Ecosystems of Oil

Earth science professor at UC Santa Barbara will discuss the communities that form around oil seeps off the California coast

Generally oil forms deep underground, where deposits are capped by impermeable layers of rock. However, in seismically active continental margins, like Southern California, tectonic activity can lift oil pockets toward the surface and fracture the layers above, leading to oil seeps.

“Offshore from Santa Barbara we have a situation where oil was beginning to form naturally, and then tectonics lifted all that back up and created faults – cracks in the earth – to allow for the oil and gas to seep out,” said David Valentine, a professor of Earth science and biology at UC Santa Barbara.

California’s oil seeps create geographic features in an environment in which the seafloor is otherwise relatively flat. Many of these provide cover and nourishment for microorganisms. Large formations even attract animals. “There’s a whole lot of stuff growing on and around these features, especially the hard spots on the seafloor that things can root into,” Valentine explained. Many of these features are coated in sponges and other animals, and he’s even seen wolf eels taking up residence among massive tar mounds.

Valentine will discuss some of the unique ecosystems that grow around petroleum features offshore on Tuesday, April 30, from 4–5:30 p.m. in the UC Santa Barbara Library’s Pacific Room (located on the eighth floor). The presentation, which is free and open to the public, is part of the Pacific Views: Library Lecture Series, and related to an ongoing exhibition about the 50th anniversary of the 1969 Santa Barbara oil spill.

It can be a complex topic, Valentine noted, but he promised he won’t venture too far into the seaweeds.

There’s a location deep in the Santa Barbara Channel that Valentine calls the “gopher flats.” It’s an area filled with 50 to 70 short, conical tar mounds, each surrounded by concentric rings. Many of them have petrified tar whips extending from the top of the cone. At first these ropes were a complete mystery, but Valentine believes he’s figured out how they form.

Sampling these features has challenged Valentine and his colleagues time and again. The hard, glassy tar is incredibly tough. In fact, the researchers had to develop a new tool just to break pieces off. The team effectively attached a shiv to the submarine’s manipulator arm and stabbed away at the cone. When they got through they were shocked to find out the cones were hollow and packed with pressured gas.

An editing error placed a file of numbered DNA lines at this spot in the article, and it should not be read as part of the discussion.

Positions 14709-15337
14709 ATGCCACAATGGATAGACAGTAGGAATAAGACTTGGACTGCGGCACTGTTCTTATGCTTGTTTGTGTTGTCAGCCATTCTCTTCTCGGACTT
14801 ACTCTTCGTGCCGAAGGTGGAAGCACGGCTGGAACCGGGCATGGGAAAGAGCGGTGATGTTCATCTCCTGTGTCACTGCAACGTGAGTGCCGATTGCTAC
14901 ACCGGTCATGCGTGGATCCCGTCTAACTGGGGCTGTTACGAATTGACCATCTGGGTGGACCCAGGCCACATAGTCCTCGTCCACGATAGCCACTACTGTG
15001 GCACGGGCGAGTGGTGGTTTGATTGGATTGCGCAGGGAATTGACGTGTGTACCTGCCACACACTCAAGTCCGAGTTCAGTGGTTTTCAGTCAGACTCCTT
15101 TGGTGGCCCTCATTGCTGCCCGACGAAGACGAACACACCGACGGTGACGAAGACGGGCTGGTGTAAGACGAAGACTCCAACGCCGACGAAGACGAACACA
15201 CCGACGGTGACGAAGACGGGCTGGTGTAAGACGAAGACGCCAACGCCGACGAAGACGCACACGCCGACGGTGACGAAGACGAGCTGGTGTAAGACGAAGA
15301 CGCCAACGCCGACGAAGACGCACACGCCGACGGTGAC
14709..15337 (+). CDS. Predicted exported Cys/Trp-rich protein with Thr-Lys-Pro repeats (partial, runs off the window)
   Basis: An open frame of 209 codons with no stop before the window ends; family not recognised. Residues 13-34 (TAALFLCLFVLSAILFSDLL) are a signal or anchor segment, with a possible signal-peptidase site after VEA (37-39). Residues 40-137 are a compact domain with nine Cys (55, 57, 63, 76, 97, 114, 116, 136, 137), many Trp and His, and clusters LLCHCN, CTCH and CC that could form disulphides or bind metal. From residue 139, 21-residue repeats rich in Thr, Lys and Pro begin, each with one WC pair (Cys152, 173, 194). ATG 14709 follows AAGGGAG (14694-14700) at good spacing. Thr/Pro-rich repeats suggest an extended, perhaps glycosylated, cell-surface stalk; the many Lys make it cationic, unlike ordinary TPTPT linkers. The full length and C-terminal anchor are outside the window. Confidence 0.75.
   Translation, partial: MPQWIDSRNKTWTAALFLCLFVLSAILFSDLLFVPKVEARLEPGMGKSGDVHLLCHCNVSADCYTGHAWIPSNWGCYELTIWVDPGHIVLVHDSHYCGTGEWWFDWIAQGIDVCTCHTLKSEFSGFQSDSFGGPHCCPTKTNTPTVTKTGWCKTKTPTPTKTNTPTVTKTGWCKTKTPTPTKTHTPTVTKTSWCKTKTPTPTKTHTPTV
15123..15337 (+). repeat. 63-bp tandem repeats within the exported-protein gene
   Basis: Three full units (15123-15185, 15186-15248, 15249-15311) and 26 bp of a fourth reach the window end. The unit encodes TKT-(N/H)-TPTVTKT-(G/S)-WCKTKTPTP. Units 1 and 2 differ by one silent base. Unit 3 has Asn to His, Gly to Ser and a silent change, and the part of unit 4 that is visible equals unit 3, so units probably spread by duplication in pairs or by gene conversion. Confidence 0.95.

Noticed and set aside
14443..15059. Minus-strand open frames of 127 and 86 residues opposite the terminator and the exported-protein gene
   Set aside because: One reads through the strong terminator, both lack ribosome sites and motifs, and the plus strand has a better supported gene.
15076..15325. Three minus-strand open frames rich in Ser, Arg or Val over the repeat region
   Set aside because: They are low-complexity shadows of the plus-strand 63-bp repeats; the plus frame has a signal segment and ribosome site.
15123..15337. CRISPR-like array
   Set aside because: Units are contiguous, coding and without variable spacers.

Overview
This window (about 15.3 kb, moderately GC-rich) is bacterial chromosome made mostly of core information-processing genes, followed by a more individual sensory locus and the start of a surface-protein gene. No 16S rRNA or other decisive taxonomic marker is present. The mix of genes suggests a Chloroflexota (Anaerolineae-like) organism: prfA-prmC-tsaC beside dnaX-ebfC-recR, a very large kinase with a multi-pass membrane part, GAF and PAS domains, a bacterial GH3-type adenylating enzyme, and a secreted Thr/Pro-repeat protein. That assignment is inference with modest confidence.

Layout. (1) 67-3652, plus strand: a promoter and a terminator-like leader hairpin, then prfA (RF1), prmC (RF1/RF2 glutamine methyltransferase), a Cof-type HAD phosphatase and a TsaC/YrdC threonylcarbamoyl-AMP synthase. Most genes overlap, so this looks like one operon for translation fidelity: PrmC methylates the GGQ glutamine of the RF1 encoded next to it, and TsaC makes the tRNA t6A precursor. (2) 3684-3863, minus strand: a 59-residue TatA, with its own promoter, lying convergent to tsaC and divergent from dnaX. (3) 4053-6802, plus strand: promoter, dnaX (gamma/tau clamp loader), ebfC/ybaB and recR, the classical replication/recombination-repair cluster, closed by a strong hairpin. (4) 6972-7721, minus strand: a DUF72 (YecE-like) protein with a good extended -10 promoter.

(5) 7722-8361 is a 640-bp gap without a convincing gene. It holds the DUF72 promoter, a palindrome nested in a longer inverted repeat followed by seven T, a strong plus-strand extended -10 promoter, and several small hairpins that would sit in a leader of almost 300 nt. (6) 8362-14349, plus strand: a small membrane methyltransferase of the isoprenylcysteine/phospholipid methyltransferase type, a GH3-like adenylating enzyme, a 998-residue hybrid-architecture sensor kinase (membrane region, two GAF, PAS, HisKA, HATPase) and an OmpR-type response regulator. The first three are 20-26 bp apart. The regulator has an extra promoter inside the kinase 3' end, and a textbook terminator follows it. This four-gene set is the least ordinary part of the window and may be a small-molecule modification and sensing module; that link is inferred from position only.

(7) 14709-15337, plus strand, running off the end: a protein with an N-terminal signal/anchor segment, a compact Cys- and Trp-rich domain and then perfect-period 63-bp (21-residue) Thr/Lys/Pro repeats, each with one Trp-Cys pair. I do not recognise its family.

Bringing samples up from the seafloor proved just as difficult. There’s so much compressed gas trapped in the tar that samples shatter from expansion when Valentine brings them up. Essentially, the samples suffer from the bends.

The oil deposits off the California coast formed fairly recently: no more than 23 million years ago. “It’s among the most recent of the oils that you’ll commonly find,” Valentine said, “and that’s because the whole process was short-circuited by plate tectonics.”

For this reason, California oil has slightly different chemistry than many other oils. For instance, it is relatively high in sulfur. But oils contain a dizzying number of different compounds. “There are thousands of different things in oil,” said Valentine. “Thousands, tens of thousands, hundreds of thousands sometimes.” Most of them are hydrocarbons, but it’s amazing how many permutations of carbon and hydrogen the universe can create.

Ultimately, Valentine wants to shed light on how the mingling sea life and oil seeps create distinctive ecosystems off shore. “I’m hoping people walk away with an appreciation for the bizarre ecosystems that exist on the deep ocean floor off the California coast, and the unusual interplay between oil and gas and biology,” he said.

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